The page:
My last post showed why it’s difficult to get the exposure right with the reflective meters in our cameras. They measure the light without being able to differentiate whether a subject is bright, dark or in-between.
This one is how to get accurate exposures every time. The trick is to measure light before it hits the subject. You have to be either speed-of-light fast to do that or… use an incident meter, the one with the little white dome. Best of all most modern incident meters measure flash and ambient light separately or bonus! at the same time.
There are two major players in the light meters for photography field. Gossen and Sekonic, made in Germany and Japan respectively. I have used both brands over the years along with the venerable and sadly, no longer available Flashmeter IV from Minolta. Fortunately light meter science has progressed a lot. Since digital capture came on the scene I’ve been using Sekonic’s L-758DR. I was an early adopter (serial number 21) because it can be calibrated to the sensor in the camera and it has a built in Pocket Wizard transmitter for triggering electronic flashes without wires. This isn’t an endorsement of either brand. It is an enthusiastic endorsement of using incident metering to determine exposure. Here’s how:
Walk up to a subject, then point the incident meter’s dome directly at the source of light. Take the reading. It will be very close to “right on.”
Simple right? I know you’re thinking “It can’t be that easy. Nothing in photography is that simple.” For the most part though, it really is that easy. Why? No matter how complex the lighting set up is, there is always a primary source of light for the most important part of the photo. Measure it then set that exposure on the camera. Every other light in the image functions in support of the primary source and exposure set on the camera. Their quality, color and intensity is a matter of the photographer’s vision, aesthetic or simply, taste.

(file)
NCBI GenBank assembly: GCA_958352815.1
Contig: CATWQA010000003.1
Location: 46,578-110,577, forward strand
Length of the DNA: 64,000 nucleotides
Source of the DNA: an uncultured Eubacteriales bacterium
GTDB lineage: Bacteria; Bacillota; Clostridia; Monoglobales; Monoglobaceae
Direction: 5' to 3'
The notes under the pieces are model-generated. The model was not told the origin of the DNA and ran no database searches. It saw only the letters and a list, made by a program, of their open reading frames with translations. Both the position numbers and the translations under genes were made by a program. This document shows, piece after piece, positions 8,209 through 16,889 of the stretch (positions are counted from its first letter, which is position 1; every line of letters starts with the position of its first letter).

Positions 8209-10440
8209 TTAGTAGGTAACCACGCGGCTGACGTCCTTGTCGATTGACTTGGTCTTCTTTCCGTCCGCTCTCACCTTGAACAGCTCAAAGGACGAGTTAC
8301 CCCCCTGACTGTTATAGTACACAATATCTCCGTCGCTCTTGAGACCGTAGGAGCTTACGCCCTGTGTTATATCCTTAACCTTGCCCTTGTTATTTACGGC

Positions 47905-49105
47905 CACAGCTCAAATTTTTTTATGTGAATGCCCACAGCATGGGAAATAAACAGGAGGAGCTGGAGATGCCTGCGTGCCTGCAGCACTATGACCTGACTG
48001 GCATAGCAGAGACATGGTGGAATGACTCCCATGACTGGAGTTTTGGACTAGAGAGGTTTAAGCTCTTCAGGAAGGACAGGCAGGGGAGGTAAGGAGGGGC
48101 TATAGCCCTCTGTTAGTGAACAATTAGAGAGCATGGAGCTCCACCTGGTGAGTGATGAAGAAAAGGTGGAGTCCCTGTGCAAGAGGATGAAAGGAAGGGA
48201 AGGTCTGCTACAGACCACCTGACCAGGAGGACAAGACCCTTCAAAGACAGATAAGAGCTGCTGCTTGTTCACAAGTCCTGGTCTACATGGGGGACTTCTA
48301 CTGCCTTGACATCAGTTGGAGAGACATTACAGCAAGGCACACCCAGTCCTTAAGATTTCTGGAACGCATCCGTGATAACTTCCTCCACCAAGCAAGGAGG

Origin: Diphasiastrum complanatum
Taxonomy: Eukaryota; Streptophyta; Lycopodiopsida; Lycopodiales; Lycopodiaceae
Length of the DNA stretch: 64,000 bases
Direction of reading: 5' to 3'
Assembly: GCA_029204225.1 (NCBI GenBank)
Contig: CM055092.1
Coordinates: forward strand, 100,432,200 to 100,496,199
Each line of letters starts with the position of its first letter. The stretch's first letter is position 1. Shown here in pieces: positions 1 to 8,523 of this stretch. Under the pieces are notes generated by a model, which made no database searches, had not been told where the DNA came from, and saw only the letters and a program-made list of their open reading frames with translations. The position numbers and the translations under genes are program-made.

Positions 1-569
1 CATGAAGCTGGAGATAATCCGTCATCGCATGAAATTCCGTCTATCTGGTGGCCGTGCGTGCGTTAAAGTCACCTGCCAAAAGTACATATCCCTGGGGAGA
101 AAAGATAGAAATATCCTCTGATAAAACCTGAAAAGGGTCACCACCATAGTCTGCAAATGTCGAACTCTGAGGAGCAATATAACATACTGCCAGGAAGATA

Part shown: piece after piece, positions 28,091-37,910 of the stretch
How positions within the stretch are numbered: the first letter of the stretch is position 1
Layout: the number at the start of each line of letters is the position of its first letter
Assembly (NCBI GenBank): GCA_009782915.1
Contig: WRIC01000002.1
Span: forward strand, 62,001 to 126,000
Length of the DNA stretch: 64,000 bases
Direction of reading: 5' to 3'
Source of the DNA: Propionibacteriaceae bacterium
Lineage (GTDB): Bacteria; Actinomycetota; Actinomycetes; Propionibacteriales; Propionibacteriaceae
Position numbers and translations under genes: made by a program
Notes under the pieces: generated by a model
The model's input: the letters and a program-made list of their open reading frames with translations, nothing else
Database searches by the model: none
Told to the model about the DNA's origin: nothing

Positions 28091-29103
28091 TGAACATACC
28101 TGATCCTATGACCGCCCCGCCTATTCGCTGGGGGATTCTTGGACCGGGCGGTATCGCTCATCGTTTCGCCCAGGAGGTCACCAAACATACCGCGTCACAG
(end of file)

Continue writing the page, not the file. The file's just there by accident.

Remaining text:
The photograph on the left of Jessica is lit with a gridded Dynalite studio head in a 22 inch beauty dish. This is my source of illumination. This light is the one that I metered with the incident meter to get the exposure to set on the camera–1/125th of a second, f/11, ISO: 100. With the exception of her face, Jessica is a silhouette. The contrast between her body and the background is quite high.
The only way to lower contrast is to add light to the shadows. A six foot square Chimera light panel with a single Dynalite head behind it about a stop darker than the beauty dish fills in the rest of the photo. This light serves the primary source by lowering the contrast. It’s brightness is entirely my choice. It can even be brighter than the dish if I want it to be. How these lights are set and so forth are the exclusive decision of the photographer. The exposure still remains the same. My intention for this image was to have Jessica’s face be the brightest part of my photograph. The viewer will see her face first then look at her red St. John’s gown. The slightly darker background makes her stand out in its frame.
The lighting is straight forward. Take a look at the lighting diagram for this shot.
One more thing. When ever possible, I shoot tethered into my computer so exposure, color, composition and yes, focus can be monitored during the shoot. Nothing’s worse than returning from location only to find a problem that would have been easy to fix on the set. The next post on exposure tactics is about refining color and perfecting exposure.
Here are some useful links: Sekonic light meters: www.sekonic.com
Dynalite electronic flash systems: www.dynalite.com
Chimera light modifiers: www.chimeralighting.com
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